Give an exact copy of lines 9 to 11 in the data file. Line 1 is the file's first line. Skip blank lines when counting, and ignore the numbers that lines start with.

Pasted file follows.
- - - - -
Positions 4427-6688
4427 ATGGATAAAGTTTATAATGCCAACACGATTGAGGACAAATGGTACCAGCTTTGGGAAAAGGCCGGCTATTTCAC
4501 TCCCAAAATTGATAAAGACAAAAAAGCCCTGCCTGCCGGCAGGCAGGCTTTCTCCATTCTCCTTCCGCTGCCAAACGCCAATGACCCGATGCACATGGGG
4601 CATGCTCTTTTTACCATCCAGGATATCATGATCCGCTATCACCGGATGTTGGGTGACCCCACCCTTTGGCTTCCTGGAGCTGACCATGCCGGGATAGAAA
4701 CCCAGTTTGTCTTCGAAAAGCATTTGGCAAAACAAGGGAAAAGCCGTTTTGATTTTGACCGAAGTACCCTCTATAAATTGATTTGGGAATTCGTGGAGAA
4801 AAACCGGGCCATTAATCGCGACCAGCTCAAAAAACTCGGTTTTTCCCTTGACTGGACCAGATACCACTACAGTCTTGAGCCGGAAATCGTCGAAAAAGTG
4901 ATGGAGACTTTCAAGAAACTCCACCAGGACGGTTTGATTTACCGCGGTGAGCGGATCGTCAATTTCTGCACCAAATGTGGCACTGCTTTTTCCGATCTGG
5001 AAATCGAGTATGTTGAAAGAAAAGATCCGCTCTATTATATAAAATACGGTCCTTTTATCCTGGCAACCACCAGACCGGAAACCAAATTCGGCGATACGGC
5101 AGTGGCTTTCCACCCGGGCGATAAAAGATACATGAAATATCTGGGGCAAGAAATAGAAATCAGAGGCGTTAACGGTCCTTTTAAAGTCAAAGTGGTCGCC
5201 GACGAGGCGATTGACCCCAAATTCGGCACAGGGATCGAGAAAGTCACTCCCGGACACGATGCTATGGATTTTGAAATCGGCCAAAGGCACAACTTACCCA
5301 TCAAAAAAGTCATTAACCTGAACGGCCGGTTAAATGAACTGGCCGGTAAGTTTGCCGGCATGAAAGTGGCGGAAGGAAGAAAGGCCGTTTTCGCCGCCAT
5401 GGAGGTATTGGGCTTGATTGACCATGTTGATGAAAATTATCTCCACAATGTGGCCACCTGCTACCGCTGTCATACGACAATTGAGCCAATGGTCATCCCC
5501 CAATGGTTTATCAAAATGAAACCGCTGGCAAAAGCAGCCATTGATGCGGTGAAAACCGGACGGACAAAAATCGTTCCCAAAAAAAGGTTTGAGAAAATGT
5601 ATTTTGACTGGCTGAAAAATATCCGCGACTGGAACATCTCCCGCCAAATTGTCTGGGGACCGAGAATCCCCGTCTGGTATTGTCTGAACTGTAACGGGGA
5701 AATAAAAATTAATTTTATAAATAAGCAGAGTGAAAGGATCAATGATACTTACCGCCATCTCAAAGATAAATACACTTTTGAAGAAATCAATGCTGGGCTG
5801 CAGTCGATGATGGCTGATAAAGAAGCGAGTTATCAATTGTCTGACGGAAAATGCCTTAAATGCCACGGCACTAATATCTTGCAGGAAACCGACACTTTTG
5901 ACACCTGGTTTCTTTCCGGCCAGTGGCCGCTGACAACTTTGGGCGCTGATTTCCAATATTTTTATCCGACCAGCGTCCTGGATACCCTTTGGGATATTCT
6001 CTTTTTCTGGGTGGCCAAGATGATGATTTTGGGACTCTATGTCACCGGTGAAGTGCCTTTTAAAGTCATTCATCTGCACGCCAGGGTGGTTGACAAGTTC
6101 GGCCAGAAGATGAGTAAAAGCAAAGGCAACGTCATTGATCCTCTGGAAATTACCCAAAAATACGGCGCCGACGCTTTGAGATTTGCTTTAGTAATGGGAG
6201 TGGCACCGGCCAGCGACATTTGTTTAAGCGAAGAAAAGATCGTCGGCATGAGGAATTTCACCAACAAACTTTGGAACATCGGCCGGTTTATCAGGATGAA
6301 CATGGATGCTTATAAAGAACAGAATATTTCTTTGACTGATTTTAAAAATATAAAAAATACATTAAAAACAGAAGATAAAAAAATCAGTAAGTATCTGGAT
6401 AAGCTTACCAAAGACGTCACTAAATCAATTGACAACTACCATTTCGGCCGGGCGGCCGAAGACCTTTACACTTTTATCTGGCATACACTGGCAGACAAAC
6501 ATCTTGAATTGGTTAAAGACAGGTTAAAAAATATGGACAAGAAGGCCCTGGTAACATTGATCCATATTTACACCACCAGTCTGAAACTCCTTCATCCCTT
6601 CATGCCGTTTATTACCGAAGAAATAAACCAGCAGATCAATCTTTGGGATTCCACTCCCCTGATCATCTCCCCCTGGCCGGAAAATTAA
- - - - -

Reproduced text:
5101 AGTGGCTTTCCACCCGGGCGATAAAAGATACATGAAATATCTGGGGCAAGAAATAGAAATCAGAGGCGTTAACGGTCCTTTTAAAGTCAAAGTGGTCGCC
5201 GACGAGGCGATTGACCCCAAATTCGGCACAGGGATCGAGAAAGTCACTCCCGGACACGATGCTATGGATTTTGAAATCGGCCAAAGGCACAACTTACCCA
5301 TCAAAAAAGTCATTAACCTGAACGGCCGGTTAAATGAACTGGCCGGTAAGTTTGCCGGCATGAAAGTGGCGGAAGGAAGAAAGGCCGTTTTCGCCGCCAT